"Jello", "Rolls", "Brown.bread", "Milk", "Coffee", "Water", "Cakes",
"Vanilla.ice.cream", "Chocolate.ice.cream", "Fruit.salad")
names(oswego2)[9:22] <- food.item
str(oswego2)
```

```
#> 'data.frame': 75 obs. of 22 variables:
#> $ ID : int 2 3 4 6 7 8 9 10 14 16 ...
#> $ Age : int 52 65 59 63 70 40 15 33 10 32 ...
#> $ Sex : Factor w/ 2 levels "F","M": 1 2 1 1 2 1 1 1 2 1 ...
#> $ MealDate : Factor w/ 1 level "04/18/1940": 1 1 1 1 1 1 1 1 1 1 ...
#> $ MealTime : Factor w/ 6 levels "11:00:00","18:30:00",..: 5 2 2 4 4 4 6 3 4 NA ...
#> $ Ill : Factor w/ 2 levels "N","Y": 2 2 2 2 2 2 2 2 2 2 ...
#> $ OnsetDate : Factor w/ 2 levels "4/18/1940","4/19/1940": 2 2 2 1 1 2 2 1 2 2 ...
#> $ OnsetTime : Factor w/ 17 levels "00:00:00","00:30:00",..: 2 2 2 15 15 4 3 16 4 7 ...
#> $ Baked.ham : Factor w/ 2 levels "N","Y": 2 2 2 2 2 1 1 2 1 2 ...
#> $ Spinach : Factor w/ 2 levels "N","Y": 2 2 2 2 2 1 1 2 1 2 ...
#> $ Mashed.potato : Factor w/ 2 levels "N","Y": 2 2 1 1 2 1 1 2 1 1 ...
#> $ Cabbage.salad : Factor w/ 2 levels "N","Y": 1 2 1 2 1 1 1 1 1 1 ...
#> $ Jello : Factor w/ 2 levels "N","Y": 1 1 1 2 2 1 1 1 1 1 ...
#> $ Rolls : Factor w/ 2 levels "N","Y": 2 1 1 1 2 1 1 2 1 2 ...
#> $ Brown.bread : Factor w/ 2 levels "N","Y": 1 1 1 1 2 1 1 2 1 1 ...
#> $ Milk : Factor w/ 2 levels "N","Y": 1 1 1 1 1 1 1 1 1 1 ...
#> $ Coffee : Factor w/ 2 levels "N","Y": 2 2 2 1 2 1 1 1 1 2 ...
#> $ Water : Factor w/ 2 levels "N","Y": 1 1 1 2 2 1 1 2 1 1 ...
#> $ Cakes : Factor w/ 2 levels "N","Y": 1 1 2 1 1 1 2 1 1 2 ...
#> $ Vanilla.ice.cream : Factor w/ 2 levels "N","Y": 2 2 2 2 2 2 1 2 2 2 ...
#> $ Chocolate.ice.cream: Factor w/ 2 levels "N","Y": 1 2 2 1 1 2 2 2 2 2 ...
#> $ Fruit.salad : Factor w/ 2 levels "N","Y": 1 1 1 1 1 1 1 1 1 1 ...
```

Study the following `epitable`

function, especially the use of the
`...`

argument to past options to the `fisher.test`

function.

```
epitable <- function(exposure, outcome, digits = 3, ...){
# Updated 2016-10-16
# 2x2 table from 'xtabs' function
# row names are exposure status
# col names are illness outcome
# digits = significant digits (default = 3)
# ... = options to fisher.test function
x <- xtabs(~ exposure + outcome, na.action=na.pass)
rowtot <- apply(x, 1, sum)
rowdist <- sweep(x, 1, rowtot, '/')
risk0 <- rowdist['N','Y']
risk1 <- rowdist['Y','Y']
rr <- risk1/risk0
or <- (risk1/(1-risk1)) / (risk0/(1-risk0))
ft <- fisher.test(x, ...)
pv <- ft$p.value
results <- signif(c(risk0, risk1, rr, or, pv), digits = digits)
names(results) <- c('R_0', 'R_1', 'RR', 'OR', 'p.value')
list(data = x, results = results)
}
```

Here is an example of testing one food item:

```
#> $data
#> outcome
#> exposure N Y
#> N 12 17
#> Y 17 29
#>
#> $results
#> R_0 R_1 RR OR p.value
#> 0.586 0.630 1.080 1.200 0.809
```

Use the `epitable`

function to test each food item to see if it is
associated with developing illness. Construct a table with the
following column headings:

- Food item
- \(R_0\)
- \(R_1\)
- \(RR\) (risk ratio)
- \(OR\) (odds ratio)
- Fisher \(p\) value

Discuss your findings.

**Exercise 5.6 (Generate outbreak investigation results table)**Write a

`for`

loop to automate the creation of the outbreak table from
previous exercise.
Hint provided:

```
outbreak <- matrix(NA, length(food.item), 5)
rownames(outbreak) <- food.item
colnames(outbreak) <- c('R_0','R_1','RR','OR','P value')
for(i in 1:length(food.item)) {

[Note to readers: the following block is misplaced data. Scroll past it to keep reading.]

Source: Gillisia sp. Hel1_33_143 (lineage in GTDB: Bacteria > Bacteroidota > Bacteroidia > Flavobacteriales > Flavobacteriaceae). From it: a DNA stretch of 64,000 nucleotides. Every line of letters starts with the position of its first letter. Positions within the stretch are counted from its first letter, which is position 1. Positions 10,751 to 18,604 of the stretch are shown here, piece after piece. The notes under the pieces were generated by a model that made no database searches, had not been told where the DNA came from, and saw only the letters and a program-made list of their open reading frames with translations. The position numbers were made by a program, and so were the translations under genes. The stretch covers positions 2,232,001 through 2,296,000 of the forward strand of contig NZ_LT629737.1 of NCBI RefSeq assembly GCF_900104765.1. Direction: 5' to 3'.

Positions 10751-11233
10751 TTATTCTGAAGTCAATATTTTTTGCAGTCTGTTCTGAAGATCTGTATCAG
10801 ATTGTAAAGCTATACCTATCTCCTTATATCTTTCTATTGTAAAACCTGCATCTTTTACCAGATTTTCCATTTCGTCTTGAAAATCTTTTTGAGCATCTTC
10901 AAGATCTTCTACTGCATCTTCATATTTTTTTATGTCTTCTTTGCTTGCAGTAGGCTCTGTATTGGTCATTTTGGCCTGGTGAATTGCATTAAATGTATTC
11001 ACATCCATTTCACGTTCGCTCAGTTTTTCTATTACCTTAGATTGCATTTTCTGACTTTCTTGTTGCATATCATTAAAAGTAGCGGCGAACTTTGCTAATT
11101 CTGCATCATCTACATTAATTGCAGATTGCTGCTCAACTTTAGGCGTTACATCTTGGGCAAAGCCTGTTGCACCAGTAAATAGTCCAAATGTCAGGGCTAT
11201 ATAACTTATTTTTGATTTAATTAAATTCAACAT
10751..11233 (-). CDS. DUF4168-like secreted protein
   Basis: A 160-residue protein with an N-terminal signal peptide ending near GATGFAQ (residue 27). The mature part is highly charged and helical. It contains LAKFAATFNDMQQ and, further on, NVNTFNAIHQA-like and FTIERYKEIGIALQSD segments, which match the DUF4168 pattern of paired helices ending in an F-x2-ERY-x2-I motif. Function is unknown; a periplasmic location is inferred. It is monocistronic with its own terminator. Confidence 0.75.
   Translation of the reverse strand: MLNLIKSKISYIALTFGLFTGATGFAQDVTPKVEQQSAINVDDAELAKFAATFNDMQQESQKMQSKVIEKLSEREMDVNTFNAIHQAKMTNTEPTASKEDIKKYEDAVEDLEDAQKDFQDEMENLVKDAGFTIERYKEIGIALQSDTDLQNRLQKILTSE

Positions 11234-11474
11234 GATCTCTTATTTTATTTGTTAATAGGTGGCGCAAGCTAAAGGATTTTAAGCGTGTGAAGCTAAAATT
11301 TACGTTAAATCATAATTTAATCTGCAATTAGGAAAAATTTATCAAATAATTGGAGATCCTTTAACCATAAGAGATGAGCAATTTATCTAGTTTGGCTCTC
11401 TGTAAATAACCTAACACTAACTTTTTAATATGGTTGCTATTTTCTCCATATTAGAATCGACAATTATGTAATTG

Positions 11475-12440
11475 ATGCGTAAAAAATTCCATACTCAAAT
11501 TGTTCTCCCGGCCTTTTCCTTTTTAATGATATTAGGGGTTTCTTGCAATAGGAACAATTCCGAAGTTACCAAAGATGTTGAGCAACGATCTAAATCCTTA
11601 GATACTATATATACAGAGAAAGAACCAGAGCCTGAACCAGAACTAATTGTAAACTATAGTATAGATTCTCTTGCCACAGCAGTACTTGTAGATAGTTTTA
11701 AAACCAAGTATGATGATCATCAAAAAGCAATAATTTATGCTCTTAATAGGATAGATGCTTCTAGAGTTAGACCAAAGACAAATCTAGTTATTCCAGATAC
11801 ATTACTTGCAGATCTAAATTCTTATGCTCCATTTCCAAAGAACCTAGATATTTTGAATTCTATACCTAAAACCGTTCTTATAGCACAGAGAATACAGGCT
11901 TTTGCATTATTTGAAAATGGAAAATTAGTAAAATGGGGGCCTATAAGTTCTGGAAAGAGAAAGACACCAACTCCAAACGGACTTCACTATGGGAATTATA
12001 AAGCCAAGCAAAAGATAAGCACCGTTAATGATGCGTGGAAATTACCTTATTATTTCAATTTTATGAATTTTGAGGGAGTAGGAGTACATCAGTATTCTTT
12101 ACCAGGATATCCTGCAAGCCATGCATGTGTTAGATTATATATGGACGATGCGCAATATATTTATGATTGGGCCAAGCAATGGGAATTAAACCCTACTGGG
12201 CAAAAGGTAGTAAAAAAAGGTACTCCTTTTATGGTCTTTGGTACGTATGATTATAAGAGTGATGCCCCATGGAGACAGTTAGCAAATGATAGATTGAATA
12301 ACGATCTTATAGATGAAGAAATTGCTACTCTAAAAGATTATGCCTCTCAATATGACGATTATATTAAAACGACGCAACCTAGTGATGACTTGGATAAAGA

outbreak[i,] <- epitable(oswego2[,food.item[i]], oswego2$Ill)$results
}
outbreak
```

**Exercise 5.7 (Comparing lapply and sapply)**Study the following use of

`lapply`

and `sapply`

. Explain how both
functions work, and what are their differences.
```
#> $Baked.ham
#> R_0 R_1 RR OR p.value
#> 0.586 0.630 1.080 1.200 0.809
#>
#> $Spinach
#> R_0 R_1 RR OR p.value
#> 0.625 0.605 0.967 0.918 1.000
#>
#> $Mashed.potato
#> R_0 R_1 RR OR p.value
#> 0.622 0.622 1.000 1.000 1.000
#>
#> $Cabbage.salad
#> R_0 R_1 RR OR p.value
#> 0.596 0.643 1.080 1.220 0.808
#>
#> $Jello
#> R_0 R_1 RR OR p.value
#> 0.577 0.696 1.210 1.680 0.442
#>
#> $Rolls
#> R_0 R_1 RR OR p.value
#> 0.658 0.568 0.863 0.682 0.482
#>
#> $Brown.bread
#> R_0 R_1 RR OR p.value
#> 0.583 0.667 1.140 1.430 0.622
#>
#> $Milk
#> R_0 R_1 RR OR p.value
#> 0.620 0.500 0.807 0.614 0.638
#>
#> $Coffee
#> R_0 R_1 RR OR p.value
#> 0.614 0.613 0.999 0.997 1.000
#>
#> $Water
#> R_0 R_1 RR OR p.value
#> 0.647 0.542 0.837 0.645 0.450
#>
#> $Cakes
#> R_0 R_1 RR OR p.value
#> 0.543 0.675 1.240 1.750 0.342
#>
#> $Vanilla.ice.cream
#> R_0 R_1 RR OR p.value
#> 1.43e-01 7.96e-01 5.57e+00 2.35e+01 2.60e-07
#>
#> $Chocolate.ice.cream
#> R_0 R_1 RR OR p.value
#> 0.7410 0.5320 0.7180 0.3980 0.0891
#>
#> $Fruit.salad
#> R_0 R_1 RR OR p.value
#> 0.609 0.667 1.100 1.290 1.000
```

```
#> R_0 R_1 RR OR p.value
#> Baked.ham 0.586 0.630 1.080 1.200 8.09e-01
#> Spinach 0.625 0.605 0.967 0.918 1.00e+00
#> Mashed.potato 0.622 0.622 1.000 1.000 1.00e+00
#> Cabbage.salad 0.596 0.643 1.080 1.220 8.08e-01
#> Jello 0.577 0.696 1.210 1.680 4.42e-01
#> Rolls 0.658 0.568 0.863 0.682 4.82e-01
#> Brown.bread 0.583 0.667 1.140 1.430 6.22e-01
#> Milk 0.620 0.500 0.807 0.614 6.38e-01
#> Coffee 0.614 0.613 0.999 0.997 1.00e+00
#> Water 0.647 0.542 0.837 0.645 4.50e-01
#> Cakes 0.543 0.675 1.240 1.750 3.42e-01
#> Vanilla.ice.cream 0.143 0.796 5.570 23.500 2.60e-07
#> Chocolate.ice.cream 0.741 0.532 0.718 0.398 8.91e-02
#> Fruit.salad 0.609 0.667 1.100 1.290 1.00e+00
```

**Exercise 5.8 (Lexical scoping)**Study the following R code and explain the final answer for

`g(2)`

:
`#> [1] 4`

**Exercise 5.9 (More lexical scoping)**Study the following R code and explain the final answer for

`g(2)`

:
`#> [1] 5`

### References

17. Selvin S. Modern applied biostatistical methods using s-plus. New York: Oxford University Press; 1998.